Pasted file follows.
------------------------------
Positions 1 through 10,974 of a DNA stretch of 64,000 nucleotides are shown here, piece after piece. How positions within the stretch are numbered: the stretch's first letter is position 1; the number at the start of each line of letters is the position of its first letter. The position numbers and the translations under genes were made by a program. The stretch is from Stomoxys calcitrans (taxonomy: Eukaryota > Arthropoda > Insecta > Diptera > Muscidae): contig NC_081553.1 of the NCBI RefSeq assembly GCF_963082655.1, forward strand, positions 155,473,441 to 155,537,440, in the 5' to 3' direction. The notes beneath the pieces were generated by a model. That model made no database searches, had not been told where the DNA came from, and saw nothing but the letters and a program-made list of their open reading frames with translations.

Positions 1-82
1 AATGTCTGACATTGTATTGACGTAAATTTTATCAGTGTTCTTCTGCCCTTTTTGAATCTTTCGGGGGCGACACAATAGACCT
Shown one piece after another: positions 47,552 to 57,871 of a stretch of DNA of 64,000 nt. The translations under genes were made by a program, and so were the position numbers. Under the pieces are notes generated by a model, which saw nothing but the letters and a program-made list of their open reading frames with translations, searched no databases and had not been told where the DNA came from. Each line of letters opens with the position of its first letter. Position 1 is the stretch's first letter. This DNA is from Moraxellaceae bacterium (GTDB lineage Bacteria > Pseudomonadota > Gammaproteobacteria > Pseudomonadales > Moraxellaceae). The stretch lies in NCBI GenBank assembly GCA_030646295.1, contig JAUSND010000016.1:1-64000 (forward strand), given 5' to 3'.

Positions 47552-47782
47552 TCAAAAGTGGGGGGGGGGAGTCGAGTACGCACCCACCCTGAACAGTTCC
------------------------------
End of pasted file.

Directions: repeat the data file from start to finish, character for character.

Positions 1 through 10,974 of a DNA stretch of 64,000 nucleotides are shown here, piece after piece. How positions within the stretch are numbered: the stretch's first letter is position 1; the number at the start of each line of letters is the position of its first letter. The position numbers and the translations under genes were made by a program. The stretch is from Stomoxys calcitrans (taxonomy: Eukaryota > Arthropoda > Insecta > Diptera > Muscidae): contig NC_081553.1 of the NCBI RefSeq assembly GCF_963082655.1, forward strand, positions 155,473,441 to 155,537,440, in the 5' to 3' direction. The notes beneath the pieces were generated by a model. That model made no database searches, had not been told where the DNA came from, and saw nothing but the letters and a program-made list of their open reading frames with translations.

Positions 1-82
1 AATGTCTGACATTGTATTGACGTAAATTTTATCAGTGTTCTTCTGCCCTTTTTGAATCTTTCGGGGGCGACACAATAGACCT
Shown one piece after another: positions 47,552 to 57,871 of a stretch of DNA of 64,000 nt. The translations under genes were made by a program, and so were the position numbers. Under the pieces are notes generated by a model, which saw nothing but the letters and a program-made list of their open reading frames with translations, searched no databases and had not been told where the DNA came from. Each line of letters opens with the position of its first letter. Position 1 is the stretch's first letter. This DNA is from Moraxellaceae bacterium (GTDB lineage Bacteria > Pseudomonadota > Gammaproteobacteria > Pseudomonadales > Moraxellaceae). The stretch lies in NCBI GenBank assembly GCA_030646295.1, contig JAUSND010000016.1:1-64000 (forward strand), given 5' to 3'.

Positions 47552-47782
47552 TCAAAAGTGGGGGGGGGGAGTCGAGTACGCACCCACCCTGAACAGTTCC